In fact, NOW's home page contained only a single international itema clickable line reading "Free Lori Berenson", the New Yorker jailed in Peru on charges of collaborating with violent rebels. Somewhere on the site a row of items on Afghanistan is offered, including an appeal by NOW president Kim Gandy for "gender parity in the government of Afghanistan". But as everyone knows, the home page is what counts when it comes to educating constituents.

NOW's executive vice president, Karen Johnson, responds that the home page frequently changes. In the past it has featured the cause of the Chinese religious group Falun Gong, and advanced the cause of religious freedom in China. NOW has also signed an amicus brief on behalf of the Korean "comfort women". On the matter of Sharia Law, NOW says it has participated in the World March of Women, a 161-country body that opposes violence against women, including, Ms Johnson says, killing women and female genital mutilation. "We need to toot our own horn more", she says. "We see sisterhood as being global". All right.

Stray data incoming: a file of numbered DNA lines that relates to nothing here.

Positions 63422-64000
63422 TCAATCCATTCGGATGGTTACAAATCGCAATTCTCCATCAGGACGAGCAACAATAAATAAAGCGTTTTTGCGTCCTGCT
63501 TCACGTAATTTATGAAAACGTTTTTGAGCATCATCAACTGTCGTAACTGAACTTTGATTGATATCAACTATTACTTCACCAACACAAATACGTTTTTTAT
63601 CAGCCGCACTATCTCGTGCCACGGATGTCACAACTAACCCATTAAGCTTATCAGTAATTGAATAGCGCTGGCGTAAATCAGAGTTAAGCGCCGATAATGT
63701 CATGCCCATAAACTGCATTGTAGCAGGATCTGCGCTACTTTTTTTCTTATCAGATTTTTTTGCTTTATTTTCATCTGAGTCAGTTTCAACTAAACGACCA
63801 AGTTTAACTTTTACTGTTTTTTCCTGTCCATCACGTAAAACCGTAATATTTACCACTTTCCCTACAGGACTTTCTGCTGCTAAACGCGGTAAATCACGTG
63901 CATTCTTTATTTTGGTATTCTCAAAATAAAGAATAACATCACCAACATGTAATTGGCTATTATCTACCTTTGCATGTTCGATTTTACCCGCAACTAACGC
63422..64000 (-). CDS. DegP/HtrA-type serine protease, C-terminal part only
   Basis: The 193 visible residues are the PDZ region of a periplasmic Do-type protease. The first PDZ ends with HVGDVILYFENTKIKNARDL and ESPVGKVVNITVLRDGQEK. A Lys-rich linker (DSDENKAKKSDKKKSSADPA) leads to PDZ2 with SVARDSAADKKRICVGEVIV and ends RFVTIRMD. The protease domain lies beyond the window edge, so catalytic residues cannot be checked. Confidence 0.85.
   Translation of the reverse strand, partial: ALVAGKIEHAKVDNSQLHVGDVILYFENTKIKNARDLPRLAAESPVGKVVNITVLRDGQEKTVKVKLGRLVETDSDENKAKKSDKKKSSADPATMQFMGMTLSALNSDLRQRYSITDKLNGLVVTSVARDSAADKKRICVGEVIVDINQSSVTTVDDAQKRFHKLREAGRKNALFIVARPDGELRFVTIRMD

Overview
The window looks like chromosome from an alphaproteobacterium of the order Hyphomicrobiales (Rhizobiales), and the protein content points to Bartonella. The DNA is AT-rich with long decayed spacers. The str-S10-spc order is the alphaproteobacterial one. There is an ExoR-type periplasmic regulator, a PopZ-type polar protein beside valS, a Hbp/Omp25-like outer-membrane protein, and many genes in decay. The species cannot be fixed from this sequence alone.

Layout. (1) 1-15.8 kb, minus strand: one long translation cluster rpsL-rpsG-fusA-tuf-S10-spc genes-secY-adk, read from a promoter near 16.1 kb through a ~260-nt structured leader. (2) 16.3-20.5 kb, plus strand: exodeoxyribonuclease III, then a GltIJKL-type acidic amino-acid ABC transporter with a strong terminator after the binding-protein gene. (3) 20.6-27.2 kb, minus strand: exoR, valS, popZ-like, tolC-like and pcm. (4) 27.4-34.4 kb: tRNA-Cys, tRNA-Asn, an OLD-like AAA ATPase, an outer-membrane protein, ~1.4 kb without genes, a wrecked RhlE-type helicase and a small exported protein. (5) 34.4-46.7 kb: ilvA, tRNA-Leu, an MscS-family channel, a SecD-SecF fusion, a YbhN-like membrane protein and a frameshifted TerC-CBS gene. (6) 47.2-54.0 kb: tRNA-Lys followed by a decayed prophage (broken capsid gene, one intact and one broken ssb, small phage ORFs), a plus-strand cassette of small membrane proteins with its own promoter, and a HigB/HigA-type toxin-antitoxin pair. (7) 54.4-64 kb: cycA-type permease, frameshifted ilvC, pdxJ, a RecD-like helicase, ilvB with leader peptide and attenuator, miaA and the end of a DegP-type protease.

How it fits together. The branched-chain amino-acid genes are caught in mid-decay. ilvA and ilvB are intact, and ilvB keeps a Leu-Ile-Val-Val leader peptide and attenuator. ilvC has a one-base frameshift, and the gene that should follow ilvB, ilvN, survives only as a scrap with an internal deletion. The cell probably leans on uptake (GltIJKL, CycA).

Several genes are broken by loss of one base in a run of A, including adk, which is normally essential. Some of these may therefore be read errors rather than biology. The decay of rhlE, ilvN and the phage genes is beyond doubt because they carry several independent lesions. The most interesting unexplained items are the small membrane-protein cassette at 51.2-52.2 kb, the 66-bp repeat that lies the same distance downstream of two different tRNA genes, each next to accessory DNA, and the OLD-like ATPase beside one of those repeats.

Next I went over to home page of NARAL.org, the website of the National Abortion Rights Action League. It too turned out to be disappointing. NARAL is a group that has dedicated itself to "date rape" for decades, into which class Ms Huseini's bush encounter with a persistent 60 year old might fall. Yet nothing there, either.

I mention all this not so much to hoist NARAL or NOW by their modern day petards (home pages) as to illustrate a great failure on the part of the American women's groups when it comes to women's rights in the Middle East and Africa. And especially the violations of those rights by the stricter versions of Sharia Law that are currently spreading in both regions. My colleague Richard Dowden reported in the New York Times magazine that the law as it interpreted in the area where Ms Huseini lives says pregnancy alone is sufficient evidence of adultery. In other words, women almost always pay for the crime, while men almost always get away. You can't get more anti-woman than that.